Meet Irene Khan, freedom of expression's staunch advocate

By Gladys Serafica

January 24, 2024, 8:22 pm

<p>United Nations Special Rapporteur (UNSR) on freedom of opinion and expression Irene Khan <em>(PNA photo by Avito Dalan)</em></p>

United Nations Special Rapporteur (UNSR) on freedom of opinion and expression Irene Khan (PNA photo by Avito Dalan)

MANILA – Irene Khan, the United Nations Special Rapporteur (UNSR) on freedom of expression and opinion, is a woman of many "firsts."

In July 2020, this Bangladeshi lawyer and human rights advocate made history when she became the first woman ever to hold the position of Special Rapporteur since the establishment of the mandate in 1993 by the UN Human Rights Council (formerly the UN Commission on Human Rights).

Her title, however, came with a tall order: as an independent expert, she is to monitor, advise, and publicly report on human rights situations in specific countries and human rights violations worldwide.

Part of her mandate is to assess and act on cases of reported violations, uphold human rights standards, engage in advocacy, and promote awareness of these critical issues.

But this University of Manchester and Harvard-educated lawyer is no stranger to taking on groundbreaking tasks in the field of human rights.

Before her stint as a special rapporteur, she was the first woman elected as Director-General of the International Development Law Organization (IDLO), the only global intergovernmental organization devoted exclusively to advancing the rule of law and sustainable development.

Under her leadership, from 2012–2019, she became a staunch advocate for women's access to justice.

Speaking at the International Day for the Elimination of Violence Against Women in November 2019, Khan called out how unresponsive institutions and discriminatory laws silence women's voices against sexual abuse.

"As Director General of the IDLO, I see it as our mission to expand access to women's justice to ensure that in this day and age, women have equal political and economic power, without which we can never root out the cause of gender-based violence," she said.

As early as 2001, Khan proved to be a formidable force against human rights abuses when she became the first woman to head Amnesty International.

As the Secretary-General of a worldwide movement focused on human rights until 2009, she trailblazed its first global campaign to stop violence against women and girls, leading to the expansion of the organization's mandate to include economic, social, and cultural rights apart from its work on political and civil rights.

For her advocacy and impactful work, she received the Sydney Peace Prize in 2006.

Her co-authored book, “The Unheard Truth: Poverty and Human Rights," translated into seven languages, further cemented her reputation as an icon for human rights, gender equality, and social justice on the international stage.

From her humble beginnings as the UN High Commissioner for Refugees in the 1980s to becoming the UNSR on freedom of expression and opinion, Khan is a living testament to the power of one's advocacy to create ripples of change.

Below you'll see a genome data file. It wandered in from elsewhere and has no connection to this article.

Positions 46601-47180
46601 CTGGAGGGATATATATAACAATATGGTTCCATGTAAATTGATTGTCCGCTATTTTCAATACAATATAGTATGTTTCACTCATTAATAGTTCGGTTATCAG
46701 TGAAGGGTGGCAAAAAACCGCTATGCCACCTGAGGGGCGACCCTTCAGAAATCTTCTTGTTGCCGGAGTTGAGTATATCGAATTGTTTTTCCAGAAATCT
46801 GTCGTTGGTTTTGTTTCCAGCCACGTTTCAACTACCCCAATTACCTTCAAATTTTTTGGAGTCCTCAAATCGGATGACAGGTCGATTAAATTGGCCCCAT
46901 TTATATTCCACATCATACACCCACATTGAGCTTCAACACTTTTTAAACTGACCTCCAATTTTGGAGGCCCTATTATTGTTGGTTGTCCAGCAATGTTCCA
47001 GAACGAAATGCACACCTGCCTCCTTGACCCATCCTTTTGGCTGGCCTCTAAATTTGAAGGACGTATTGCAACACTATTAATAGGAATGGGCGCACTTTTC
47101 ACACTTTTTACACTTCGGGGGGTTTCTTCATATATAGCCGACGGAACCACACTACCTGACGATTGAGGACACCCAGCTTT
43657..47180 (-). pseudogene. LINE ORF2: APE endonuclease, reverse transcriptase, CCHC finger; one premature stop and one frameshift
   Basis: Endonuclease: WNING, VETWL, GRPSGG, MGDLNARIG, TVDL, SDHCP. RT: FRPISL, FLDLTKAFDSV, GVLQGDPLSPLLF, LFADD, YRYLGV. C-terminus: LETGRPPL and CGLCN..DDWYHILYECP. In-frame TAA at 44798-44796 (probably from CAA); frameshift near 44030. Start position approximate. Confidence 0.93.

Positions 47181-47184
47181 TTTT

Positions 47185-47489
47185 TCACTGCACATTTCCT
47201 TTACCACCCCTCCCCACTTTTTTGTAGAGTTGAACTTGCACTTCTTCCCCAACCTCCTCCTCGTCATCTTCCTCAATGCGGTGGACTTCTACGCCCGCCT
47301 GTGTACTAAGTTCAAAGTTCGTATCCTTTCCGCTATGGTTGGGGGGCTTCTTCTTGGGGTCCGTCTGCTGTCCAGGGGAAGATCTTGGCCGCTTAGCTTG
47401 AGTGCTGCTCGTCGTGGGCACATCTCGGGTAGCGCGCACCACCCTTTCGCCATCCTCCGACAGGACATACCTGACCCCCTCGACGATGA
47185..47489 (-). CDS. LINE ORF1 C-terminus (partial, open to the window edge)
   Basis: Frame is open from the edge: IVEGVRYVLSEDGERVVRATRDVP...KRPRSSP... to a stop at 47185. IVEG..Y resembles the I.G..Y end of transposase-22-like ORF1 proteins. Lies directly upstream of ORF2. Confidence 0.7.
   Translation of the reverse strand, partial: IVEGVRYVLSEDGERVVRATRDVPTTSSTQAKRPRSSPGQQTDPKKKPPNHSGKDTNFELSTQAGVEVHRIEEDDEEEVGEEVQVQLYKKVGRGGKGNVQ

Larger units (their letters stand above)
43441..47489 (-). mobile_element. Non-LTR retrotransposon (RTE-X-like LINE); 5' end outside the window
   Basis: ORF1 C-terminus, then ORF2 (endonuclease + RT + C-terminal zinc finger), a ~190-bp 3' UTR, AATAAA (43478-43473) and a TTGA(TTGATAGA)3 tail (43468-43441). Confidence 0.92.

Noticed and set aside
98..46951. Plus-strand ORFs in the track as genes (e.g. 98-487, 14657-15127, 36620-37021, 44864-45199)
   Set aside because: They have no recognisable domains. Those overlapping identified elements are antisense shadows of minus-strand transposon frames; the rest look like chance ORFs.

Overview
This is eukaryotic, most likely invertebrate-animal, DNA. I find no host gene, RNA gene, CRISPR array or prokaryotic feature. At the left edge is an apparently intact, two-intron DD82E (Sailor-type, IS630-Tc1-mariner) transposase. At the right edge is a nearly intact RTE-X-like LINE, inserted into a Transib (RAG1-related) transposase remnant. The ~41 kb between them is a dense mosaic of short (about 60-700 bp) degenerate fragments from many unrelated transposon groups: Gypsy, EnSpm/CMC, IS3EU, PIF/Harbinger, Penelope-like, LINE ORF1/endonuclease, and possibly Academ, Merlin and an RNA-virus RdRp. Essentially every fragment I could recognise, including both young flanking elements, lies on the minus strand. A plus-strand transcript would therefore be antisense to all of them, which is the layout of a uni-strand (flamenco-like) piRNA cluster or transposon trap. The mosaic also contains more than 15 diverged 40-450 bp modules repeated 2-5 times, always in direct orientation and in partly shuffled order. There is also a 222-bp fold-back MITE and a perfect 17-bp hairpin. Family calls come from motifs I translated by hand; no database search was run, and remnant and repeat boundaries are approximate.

Khan arrived in the Philippines on Monday for a 10-day visit to assess the government's human rights mechanism, particularly on the freedom of opinion and expression.

As a legal luminary with an extensive media background, having collaborated with the Columbia Global Freedom of Expression program and worked as a consulting editor of The Daily Star, Bangladesh’s largest English newspaper, her meeting with government officials, civil society, and other stakeholders to "examine the situation of the rights to freedom of opinion and expression in the country" presents a great opportunity for the country to assess its changes and challenges as well as problems and prospects in its quest to uphold press freedom and free expression.

After all, as Khan enshrined in her report to the Human Rights Council in 2022, "a free, independent, and diverse media fulfills society’s right to know, as well as journalists’ right to seek, receive, and impart information."

Role of Special Rapporteur

The Special Rapporteurs are part of what is known as the Special Procedures of the Human Rights Council, according to the website of the Office of the High Commissioner of the United Nations Human Rights (UN-OHCHR).

Special Procedures, the largest body of independent experts in the UN Human Rights system, is the general name of the Council’s independent fact-finding and monitoring mechanisms that address either specific country situations or thematic issues in all parts of the world.

Special Procedures’ experts work voluntarily; they are not UN staff and are not paid for their work. They are independent from any government or organization and serve in their individual capacity.

Special rapporteurs can only visit countries that have agreed to invite them.

Ms. Khan's visit to the Philippines is upon the invitation of the government, according to the Department of Foreign Affairs (DFA) in a press statement on Saturday.

"This visit is an opportunity for the Special Rapporteur to appreciate the well-rooted and flourishing democracy of the Philippines, as the oldest democratic Republic in Asia, as seen in the vibrant media landscape and civic space," the DFA statement added.

The Special Rapporteur will present her report to the UN Human Rights Council in June 2025, according to a press release of the UN-OHCHR on Jan. 18, 2024. (PNA)